Like these weary Israelites at the rear, the people who are most susceptible to Satan’s attack and slaughter are those who are spiritually weak and weary. Brethren, when you find yourself getting tired of walking with the Lord; when you start questioning, and resisting, and defying, the Lord’s demands on your life; that’s the time for you to really be careful. You’ve got to watch your rear because that’s where Satan will attack you. He’ll attack the rear first because these are the people who are the weakest and weariest of the bunch. They’re the ones who offer him the least resistance. And because they offer him the least resistance, they hand the Devil his easiest victories. Brethren, do not be weary in well doing. Keep pace with Lord. Keep up with the church. Don’t lag behind because you’ll be the first to be attacked—and quite possibly, be the first victims of the fray. Take earnest note, dear brethren. It’s dangerous to lag behind!

THE ISRAELITE RESPONSE:  So what did the Israelites do? They fought back. And  do you know what? They won! They actually succeeded in thwarting, and defeating, the Amalekites! In this way, the Amalekite aggression is significant not only because it was the first time Israel was attacked, but also because  it was the first war Israel ever fought and won. They just came out of Egypt. They were shepherds, farmers, brick makers and pyramid builders. They were not experienced warriors. They had no trained, professional army. They never saw combat before. They were caught completely off-guard in this surprise, unprevoked attack. But the Israelites fought back. And the marvelous, amazing thing of it was, they won! They defeated an experienced army! With God’s help, of course! But it just goes to show what we as God’s people can do—what we can accomplish—when we have God to help us.

What I’d like for you to focus your attention on is the fact that the Israelites did something they never did before. They never fought a war before. They didn’t know how to fight. They were inexperienced and ignorant in war. But their inexperience aside, they gathered all able-bodied men, went to the rescue, and joined the fight at the rear. They did something they never did before. They started shooting their arrows, throwing their spears, and swinging their swords. When it was all said and done, God gave them the victory. They successfully repelled and defeated the Amalekites in battle.

DOING WHAT WE’VE NOT DONE BEFORE:  In much the same way, brethren, we’re under attack. We’re engaged in an on-going war with the Devil. And in order for us to win this war—I repeat, in order for us to win this war—we’re going to have to start doing some things that we’ve not done before. What kind of things?

1. STAY TOGETHER AND PERSEVERE WITH THE CHURCH.  In past years we upped and left whenever things at church started to sour. When the message started stepping on our toes, when the minister started doing things we didn’t like or approve of, when we didn’t care for certain people in the church, when it was our turn to be rebuked, or when people criticized, hurt, or offended us; it was all too easy for us to up and leave.  We started going to another church. Some quit going to church altogether.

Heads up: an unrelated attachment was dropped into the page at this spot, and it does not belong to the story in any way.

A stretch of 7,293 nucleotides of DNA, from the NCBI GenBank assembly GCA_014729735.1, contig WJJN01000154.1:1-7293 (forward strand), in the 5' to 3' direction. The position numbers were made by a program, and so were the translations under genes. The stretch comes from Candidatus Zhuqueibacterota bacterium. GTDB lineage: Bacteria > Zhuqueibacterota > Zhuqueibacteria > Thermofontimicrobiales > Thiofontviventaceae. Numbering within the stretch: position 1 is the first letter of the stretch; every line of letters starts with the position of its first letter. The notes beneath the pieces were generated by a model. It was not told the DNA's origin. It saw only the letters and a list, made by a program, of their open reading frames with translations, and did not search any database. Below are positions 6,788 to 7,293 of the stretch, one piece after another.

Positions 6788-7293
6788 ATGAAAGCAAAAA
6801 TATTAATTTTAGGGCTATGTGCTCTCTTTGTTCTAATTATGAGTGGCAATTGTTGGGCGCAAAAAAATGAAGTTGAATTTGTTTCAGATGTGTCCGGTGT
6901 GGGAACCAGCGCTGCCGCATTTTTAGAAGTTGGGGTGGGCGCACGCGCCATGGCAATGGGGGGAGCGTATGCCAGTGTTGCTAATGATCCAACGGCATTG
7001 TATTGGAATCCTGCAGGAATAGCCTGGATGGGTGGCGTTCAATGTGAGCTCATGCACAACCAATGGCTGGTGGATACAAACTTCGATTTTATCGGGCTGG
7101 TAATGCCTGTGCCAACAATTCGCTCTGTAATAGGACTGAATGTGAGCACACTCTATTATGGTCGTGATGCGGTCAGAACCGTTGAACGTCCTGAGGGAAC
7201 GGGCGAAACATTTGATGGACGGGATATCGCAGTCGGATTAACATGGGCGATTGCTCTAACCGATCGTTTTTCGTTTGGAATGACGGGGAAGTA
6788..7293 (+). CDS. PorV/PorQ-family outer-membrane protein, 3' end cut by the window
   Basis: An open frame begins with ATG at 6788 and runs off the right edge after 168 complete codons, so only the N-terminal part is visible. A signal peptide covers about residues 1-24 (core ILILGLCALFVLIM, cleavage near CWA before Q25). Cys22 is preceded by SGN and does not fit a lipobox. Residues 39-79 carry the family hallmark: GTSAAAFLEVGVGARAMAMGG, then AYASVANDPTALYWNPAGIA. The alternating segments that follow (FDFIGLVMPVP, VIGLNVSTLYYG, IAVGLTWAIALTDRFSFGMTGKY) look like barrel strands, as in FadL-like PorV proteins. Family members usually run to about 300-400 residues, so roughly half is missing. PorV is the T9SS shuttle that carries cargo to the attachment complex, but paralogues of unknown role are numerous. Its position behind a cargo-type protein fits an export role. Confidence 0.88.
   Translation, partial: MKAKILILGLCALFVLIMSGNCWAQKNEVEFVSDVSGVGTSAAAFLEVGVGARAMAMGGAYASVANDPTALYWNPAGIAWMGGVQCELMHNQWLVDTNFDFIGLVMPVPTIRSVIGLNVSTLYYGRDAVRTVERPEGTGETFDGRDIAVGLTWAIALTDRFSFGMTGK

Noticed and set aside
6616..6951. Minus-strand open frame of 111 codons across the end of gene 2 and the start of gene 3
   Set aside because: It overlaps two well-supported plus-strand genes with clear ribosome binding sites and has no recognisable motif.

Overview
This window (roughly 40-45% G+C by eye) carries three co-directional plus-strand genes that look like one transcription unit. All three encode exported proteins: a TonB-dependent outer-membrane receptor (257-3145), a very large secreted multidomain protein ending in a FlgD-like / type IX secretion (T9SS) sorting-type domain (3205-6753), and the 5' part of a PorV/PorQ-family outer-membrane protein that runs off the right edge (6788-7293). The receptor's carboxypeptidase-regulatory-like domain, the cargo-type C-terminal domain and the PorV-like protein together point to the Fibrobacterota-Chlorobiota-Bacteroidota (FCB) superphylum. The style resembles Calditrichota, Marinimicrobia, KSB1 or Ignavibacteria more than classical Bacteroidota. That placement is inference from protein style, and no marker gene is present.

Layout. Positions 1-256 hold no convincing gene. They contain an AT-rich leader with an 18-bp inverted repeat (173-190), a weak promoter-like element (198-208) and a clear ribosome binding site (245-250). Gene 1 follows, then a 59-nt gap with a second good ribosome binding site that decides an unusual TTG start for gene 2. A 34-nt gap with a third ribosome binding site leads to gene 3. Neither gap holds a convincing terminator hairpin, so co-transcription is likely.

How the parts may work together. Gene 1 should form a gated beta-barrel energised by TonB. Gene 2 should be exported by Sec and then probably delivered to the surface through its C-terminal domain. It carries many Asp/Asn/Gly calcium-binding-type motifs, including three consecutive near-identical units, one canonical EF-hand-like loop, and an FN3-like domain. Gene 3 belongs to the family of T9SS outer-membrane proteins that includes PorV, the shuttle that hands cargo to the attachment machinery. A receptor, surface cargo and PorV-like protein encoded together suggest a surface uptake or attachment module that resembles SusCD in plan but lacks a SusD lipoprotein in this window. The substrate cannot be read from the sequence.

Now let me hasten to say that there are valid reasons for leaving a church. There are times when we are left with no other recourse but to leave. But I’ve found in many instances that some people’s reasons for leaving a church were not valid. Other people’s reasons were valid, but they didn’t give peace and reconciliation a chance. They acted hastily without trying to work the problems out. Shamefully, regretfully, I include myself in this number.

Some leave because they’re tired of problems in the church. I’ve got news for you. You’re going to have problems wherever you go. No matter what church you go to there’ll be problems, issues, conflicts, and concerns that you’ll wrestle with because people aren’t perfect. There is no such thing as a perfect, problem-free church.  The problems you leave in one church will await and confront you in the next church you attend. So you may as well stay put right here, die out, and start working towards a resolution of the problem.

Unfortunately, this is a tough lesson for some of us to learn. We think our way is the right way. Our solution is the best solution. What’s our solution?  We start fighting with one another. Naturally, we get hurt. A lot of people get hurt. That’s what happens when people fight. Have you ever been in a fist fight, or a verbal fight, where no one got hurt? Someone always get hurt when there’s a fight. And when we get hurt we isolate ourselves from the rest of the brethren. We start skipping church. We lag farther and farther behind the pack. And, like the aged and the feeble at the rear, we’ve set ourselves up for an attack. And wow! How have we been attacked! Our churches are split. Our numbers are dwindling. Brethren are alienated from brethren. Brethren wound brethren. The aged disavow what they once believed. The young take liberties that their parents once forsook. The church is more worldly than holy. And the voice of admonishment or rebuke is silent. Make no mistake, beloved. We’ve been attacked. And the camp here at the rear lies in tatters and ruins.